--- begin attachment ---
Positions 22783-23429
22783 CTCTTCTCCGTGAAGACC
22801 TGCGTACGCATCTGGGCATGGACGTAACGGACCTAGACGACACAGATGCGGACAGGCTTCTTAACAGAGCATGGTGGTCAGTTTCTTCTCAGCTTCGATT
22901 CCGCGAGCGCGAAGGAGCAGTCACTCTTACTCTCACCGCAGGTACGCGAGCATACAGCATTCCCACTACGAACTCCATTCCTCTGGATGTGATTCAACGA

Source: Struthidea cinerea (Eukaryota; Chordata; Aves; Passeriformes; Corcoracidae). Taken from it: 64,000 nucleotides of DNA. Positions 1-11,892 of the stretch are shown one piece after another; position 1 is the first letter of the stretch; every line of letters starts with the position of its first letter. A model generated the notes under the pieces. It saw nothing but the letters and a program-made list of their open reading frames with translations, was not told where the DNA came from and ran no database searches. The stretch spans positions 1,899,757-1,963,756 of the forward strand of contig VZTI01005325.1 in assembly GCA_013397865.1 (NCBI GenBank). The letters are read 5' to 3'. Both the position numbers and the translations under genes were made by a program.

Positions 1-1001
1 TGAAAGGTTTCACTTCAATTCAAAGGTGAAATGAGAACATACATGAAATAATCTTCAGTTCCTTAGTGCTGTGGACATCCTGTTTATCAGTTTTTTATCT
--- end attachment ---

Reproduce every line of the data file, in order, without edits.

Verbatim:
Positions 22783-23429
22783 CTCTTCTCCGTGAAGACC
22801 TGCGTACGCATCTGGGCATGGACGTAACGGACCTAGACGACACAGATGCGGACAGGCTTCTTAACAGAGCATGGTGGTCAGTTTCTTCTCAGCTTCGATT
22901 CCGCGAGCGCGAAGGAGCAGTCACTCTTACTCTCACCGCAGGTACGCGAGCATACAGCATTCCCACTACGAACTCCATTCCTCTGGATGTGATTCAACGA

Source: Struthidea cinerea (Eukaryota; Chordata; Aves; Passeriformes; Corcoracidae). Taken from it: 64,000 nucleotides of DNA. Positions 1-11,892 of the stretch are shown one piece after another; position 1 is the first letter of the stretch; every line of letters starts with the position of its first letter. A model generated the notes under the pieces. It saw nothing but the letters and a program-made list of their open reading frames with translations, was not told where the DNA came from and ran no database searches. The stretch spans positions 1,899,757-1,963,756 of the forward strand of contig VZTI01005325.1 in assembly GCA_013397865.1 (NCBI GenBank). The letters are read 5' to 3'. Both the position numbers and the translations under genes were made by a program.

Positions 1-1001
1 TGAAAGGTTTCACTTCAATTCAAAGGTGAAATGAGAACATACATGAAATAATCTTCAGTTCCTTAGTGCTGTGGACATCCTGTTTATCAGTTTTTTATCT